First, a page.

Video consults for distant patients offer many advantages for patients who live long distances from their specialists. This article is written by Nick Brook and Rajiv Singal, and covers many of the issues for this exciting development in healthcare.
What is Video Telehealth?
There is nothing clever about Telehealth, and it’s remarkable that uptake has been so slow. The technology, as voice-over-internet protocol, has been available for a long time - Skype was released 11 years ago. Telehealth simply uses similar or identical technology to link doctors and other health professionals to patients. Travel for remote patients and associated costs are reduced, and in urgent settings, Telehealth can provide rapid access to expert medical opinion.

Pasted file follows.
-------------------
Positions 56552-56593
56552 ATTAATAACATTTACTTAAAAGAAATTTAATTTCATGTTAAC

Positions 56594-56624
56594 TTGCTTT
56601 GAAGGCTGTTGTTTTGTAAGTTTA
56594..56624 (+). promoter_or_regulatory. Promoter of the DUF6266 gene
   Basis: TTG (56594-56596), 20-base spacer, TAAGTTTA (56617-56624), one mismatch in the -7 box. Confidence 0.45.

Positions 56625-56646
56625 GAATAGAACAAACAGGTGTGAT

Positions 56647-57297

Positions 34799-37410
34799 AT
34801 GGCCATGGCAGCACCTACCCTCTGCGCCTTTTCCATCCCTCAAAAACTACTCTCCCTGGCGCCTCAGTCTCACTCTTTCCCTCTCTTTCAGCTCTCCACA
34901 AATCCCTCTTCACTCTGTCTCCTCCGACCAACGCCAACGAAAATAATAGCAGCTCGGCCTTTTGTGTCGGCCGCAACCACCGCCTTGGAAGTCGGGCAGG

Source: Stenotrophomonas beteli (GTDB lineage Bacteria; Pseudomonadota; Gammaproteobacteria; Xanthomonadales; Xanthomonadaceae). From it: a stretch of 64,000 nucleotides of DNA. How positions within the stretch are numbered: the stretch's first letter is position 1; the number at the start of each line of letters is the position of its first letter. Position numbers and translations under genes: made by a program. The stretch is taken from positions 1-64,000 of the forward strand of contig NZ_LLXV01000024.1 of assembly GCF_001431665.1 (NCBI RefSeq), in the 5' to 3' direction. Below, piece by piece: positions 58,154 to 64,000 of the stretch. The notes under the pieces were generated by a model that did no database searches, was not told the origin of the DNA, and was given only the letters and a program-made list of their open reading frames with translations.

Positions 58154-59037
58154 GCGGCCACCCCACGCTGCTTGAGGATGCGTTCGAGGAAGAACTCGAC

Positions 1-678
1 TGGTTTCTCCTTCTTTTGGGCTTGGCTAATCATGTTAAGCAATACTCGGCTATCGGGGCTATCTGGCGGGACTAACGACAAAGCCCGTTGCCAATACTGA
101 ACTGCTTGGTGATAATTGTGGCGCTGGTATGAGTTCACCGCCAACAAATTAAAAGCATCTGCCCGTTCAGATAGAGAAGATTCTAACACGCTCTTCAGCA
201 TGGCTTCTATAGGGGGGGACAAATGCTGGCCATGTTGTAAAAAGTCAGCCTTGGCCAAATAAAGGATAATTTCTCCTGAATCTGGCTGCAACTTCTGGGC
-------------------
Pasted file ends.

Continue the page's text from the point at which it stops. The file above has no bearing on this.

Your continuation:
What are the advantages in Big Countries – Australia and Canada?
Australia is a big place; the sixth largest country after Russia, Canada, China, the USA, and Brazil. Its land size is 7,692,024 km2 with a small population (24.5m). Eleven percent of the population are classified as living in remote/country/rural areas. Canada shares the same challenges as Australia with a similar population spread out over an even greater area.
There is a marked disparity in health provision between urban and remote areas of Australia, which is extensively discussed elsewhere.
This disparity relates primarily to the practicalities and economics of provision of comprehensive health care in remote areas, and is by no means unique to Australia. In Canada 80% of the population lives within 150km of the US border. With borders that extend past the Arctic circle, the needs of small isolated communities become obvious. Travelling great distances can also be hindered by unpredictable, harsh weather during the winter months.